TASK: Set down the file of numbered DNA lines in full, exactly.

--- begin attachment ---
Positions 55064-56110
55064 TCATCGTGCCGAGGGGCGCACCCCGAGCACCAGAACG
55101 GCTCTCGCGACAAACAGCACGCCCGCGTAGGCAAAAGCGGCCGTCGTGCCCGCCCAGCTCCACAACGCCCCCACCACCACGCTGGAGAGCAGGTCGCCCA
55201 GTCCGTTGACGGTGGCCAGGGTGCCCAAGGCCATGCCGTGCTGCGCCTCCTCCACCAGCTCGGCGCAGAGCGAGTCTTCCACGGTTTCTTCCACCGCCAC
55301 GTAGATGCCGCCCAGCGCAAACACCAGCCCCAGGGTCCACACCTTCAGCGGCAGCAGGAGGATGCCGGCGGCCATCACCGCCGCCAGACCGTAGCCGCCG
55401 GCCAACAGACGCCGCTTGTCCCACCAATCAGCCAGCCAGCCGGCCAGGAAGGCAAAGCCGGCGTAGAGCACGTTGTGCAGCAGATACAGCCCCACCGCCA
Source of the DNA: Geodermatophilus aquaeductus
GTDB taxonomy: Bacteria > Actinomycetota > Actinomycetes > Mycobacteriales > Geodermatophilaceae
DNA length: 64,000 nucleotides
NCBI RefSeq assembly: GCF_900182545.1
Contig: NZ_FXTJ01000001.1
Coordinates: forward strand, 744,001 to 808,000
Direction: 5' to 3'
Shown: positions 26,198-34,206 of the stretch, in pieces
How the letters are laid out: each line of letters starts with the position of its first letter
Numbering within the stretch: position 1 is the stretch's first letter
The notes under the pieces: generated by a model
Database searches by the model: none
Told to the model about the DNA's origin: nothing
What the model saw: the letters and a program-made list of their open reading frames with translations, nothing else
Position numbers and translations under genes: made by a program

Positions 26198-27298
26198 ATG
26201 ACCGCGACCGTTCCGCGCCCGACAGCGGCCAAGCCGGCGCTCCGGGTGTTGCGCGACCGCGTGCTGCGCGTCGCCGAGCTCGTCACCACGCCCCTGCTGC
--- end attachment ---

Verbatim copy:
Positions 55064-56110
55064 TCATCGTGCCGAGGGGCGCACCCCGAGCACCAGAACG
55101 GCTCTCGCGACAAACAGCACGCCCGCGTAGGCAAAAGCGGCCGTCGTGCCCGCCCAGCTCCACAACGCCCCCACCACCACGCTGGAGAGCAGGTCGCCCA
55201 GTCCGTTGACGGTGGCCAGGGTGCCCAAGGCCATGCCGTGCTGCGCCTCCTCCACCAGCTCGGCGCAGAGCGAGTCTTCCACGGTTTCTTCCACCGCCAC
55301 GTAGATGCCGCCCAGCGCAAACACCAGCCCCAGGGTCCACACCTTCAGCGGCAGCAGGAGGATGCCGGCGGCCATCACCGCCGCCAGACCGTAGCCGCCG
55401 GCCAACAGACGCCGCTTGTCCCACCAATCAGCCAGCCAGCCGGCCAGGAAGGCAAAGCCGGCGTAGAGCACGTTGTGCAGCAGATACAGCCCCACCGCCA
Source of the DNA: Geodermatophilus aquaeductus
GTDB taxonomy: Bacteria > Actinomycetota > Actinomycetes > Mycobacteriales > Geodermatophilaceae
DNA length: 64,000 nucleotides
NCBI RefSeq assembly: GCF_900182545.1
Contig: NZ_FXTJ01000001.1
Coordinates: forward strand, 744,001 to 808,000
Direction: 5' to 3'
Shown: positions 26,198-34,206 of the stretch, in pieces
How the letters are laid out: each line of letters starts with the position of its first letter
Numbering within the stretch: position 1 is the stretch's first letter
The notes under the pieces: generated by a model
Database searches by the model: none
Told to the model about the DNA's origin: nothing
What the model saw: the letters and a program-made list of their open reading frames with translations, nothing else
Position numbers and translations under genes: made by a program

Positions 26198-27298
26198 ATG
26201 ACCGCGACCGTTCCGCGCCCGACAGCGGCCAAGCCGGCGCTCCGGGTGTTGCGCGACCGCGTGCTGCGCGTCGCCGAGCTCGTCACCACGCCCCTGCTGC